Staying safe in the summer sunWORTHINGTON — After a brutal winter and a stormy spring, nothing seems more attractive than basking in the sunshine. Still, the summer sun and the heat can be hazardous.
WORTHINGTON — After a brutal winter and a stormy spring, nothing seems more attractive than basking in the sunshine. Still, the summer sun and the heat can be hazardous.
“The first thing you always have to remember — make sure you get hydrated a couple days before the heat wave arrives. If you get thirsty, you’re already dehydrated,” said Kevin Ree, a family practitioner at Sanford Worthington Clinic. “It’s more important to drink water than sports drinks.”
Sports drinks often contain excess electrolytes and sugars, which may cause symptoms of heat-related illnesses to worsen. Ree recommends drinking twice as much water as sports drinks.
Caffeinated drinks should be avoided, because they’ll cause a small amount of water loss, and alcohol will dehydrate a person quickly.
Alcohol should be limited or eliminated completely during hot spells.
People who remain outdoors when it gets hot should have a way to get out of direct sunlight, and stay in the shade as much as possible.
“From 10 a.m. to 3 p.m. is the hottest time of the day,” said Jessica Hohenstein, nurse manager with Avera Medical Group Worthington. “Avoid any strenuous activities and relax in the middle of the day.”
Hohenstein recommends exercising and gardening in the early morning hours or in the evening.
Heat exhaustion is essentially a combination of dehydration and being overheated, Ree explained, whereas heat stroke is when the body actually starts to shut down as a response to the heat.
People with heat exhaustion experience profuse sweating, fatigue, thirst and muscle cramps, and as the heat exhaustion becomes more severe and starts to become heat stroke, they can also experience headaches, dizziness, weakness, nausea and vomiting and cool, moist skin.
Heat stroke sufferers experience fevers, irrational behavior, extreme confusion, rapid, shallow breathing, seizures and unconsciousness and have a rapid, weak pulse. They can also have hot, dry, red skin.
“Heat exhaustion is more mild, but if you’re experiencing heat exhaustion for a long enough time, the resulting effect can last for weeks,” Ree noted. “It’s almost flu-like, with body aches and joint aches.”
Heat-related illnesses can happen at any time people don’t watch their water intake, but the risks increase when the temperatures soar into the mid-90s.
The elderly are at higher risk, because their bodies don’t adapt to temperature changes quickly. Children and adolescents can tolerate heat for a long time, but by the time they begin to show symptoms, they can deteriorate rapidly, Ree warned.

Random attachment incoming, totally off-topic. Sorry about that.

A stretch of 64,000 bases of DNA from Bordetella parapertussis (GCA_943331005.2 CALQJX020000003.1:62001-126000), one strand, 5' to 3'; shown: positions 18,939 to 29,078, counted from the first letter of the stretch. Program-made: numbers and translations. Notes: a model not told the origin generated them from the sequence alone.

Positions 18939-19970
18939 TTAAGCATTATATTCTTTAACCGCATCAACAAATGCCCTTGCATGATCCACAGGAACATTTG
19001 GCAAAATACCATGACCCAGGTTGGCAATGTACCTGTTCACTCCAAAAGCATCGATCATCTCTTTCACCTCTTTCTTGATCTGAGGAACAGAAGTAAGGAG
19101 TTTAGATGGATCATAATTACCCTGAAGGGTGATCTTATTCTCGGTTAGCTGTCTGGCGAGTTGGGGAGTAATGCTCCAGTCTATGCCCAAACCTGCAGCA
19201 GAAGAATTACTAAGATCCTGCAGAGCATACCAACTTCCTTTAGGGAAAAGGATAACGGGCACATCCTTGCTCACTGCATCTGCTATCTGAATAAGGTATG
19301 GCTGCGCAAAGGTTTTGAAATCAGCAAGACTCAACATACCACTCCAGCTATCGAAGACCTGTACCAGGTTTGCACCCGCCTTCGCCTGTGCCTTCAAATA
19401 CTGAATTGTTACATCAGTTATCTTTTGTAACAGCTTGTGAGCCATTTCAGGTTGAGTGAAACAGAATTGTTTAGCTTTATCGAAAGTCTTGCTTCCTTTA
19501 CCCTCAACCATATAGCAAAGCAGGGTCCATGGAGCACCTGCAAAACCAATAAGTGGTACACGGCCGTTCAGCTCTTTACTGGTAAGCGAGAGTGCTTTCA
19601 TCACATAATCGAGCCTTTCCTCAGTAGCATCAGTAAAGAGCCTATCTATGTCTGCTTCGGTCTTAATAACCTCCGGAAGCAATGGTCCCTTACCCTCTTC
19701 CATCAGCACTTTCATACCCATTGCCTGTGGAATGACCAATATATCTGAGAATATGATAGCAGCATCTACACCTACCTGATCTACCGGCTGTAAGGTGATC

Diabetics must also be especially careful, because dehydration can cause artificially high blood sugar. Anyone with kidney problems or heart or lung disease should be extremely cautious.
Swimmers should be sure to drink water, because they may not realize they’re getting dehydrated.
Staying safe in the sunlight means avoiding sunburns, which increase the risk of skin cancer.
“The younger (children) are when they’re getting sunburn, that significantly increases the chance of cancer later,” Hohenstein said. “If parents can keep them from getting burned, that helps a lot.”
People who are going to be outside need to use sunscreen, and the higher the SPF (sun protection factor), the longer it is possible to stay outdoors without getting burned.
Suntans can still be had with sunscreen, which should be reapplied as frequently as the label indicates, and more frequently if swimming or sweating occurs. Spray-on sunscreens are very easy for people to put on by themselves, and don’t require a lot of reaching like lotion does, and many makeup products also contain sunscreen.
“One thing that helps more than anything is some type of hat over the top of the ears and the tip of the nose,” Ree said, because often those are the places that get the most sun exposure.
Though light-skinned people are more at risk for severe sunburns, dark-skinned people shouldn’t take risks either, Ree said. If a sunburn blisters, it is at least a second-degree burn and should be evaluated by someone, because the risk of infection increases.
Parents should be especially careful, because children often don’t notice their skin is burning .
“On cloudy days you can still get sunburned,” Hohenstein said. “You’re still at risk with (any) sun exposure.”
Should a sunburn occur, the victim should take a cool shower or a cool bath to help pull the heat out of the skin, Ree added. Over-the-counter sunburn creams and gels can help soothe the pain. Ibuprofen or naproxen can soothe the inflammation and relieve pain.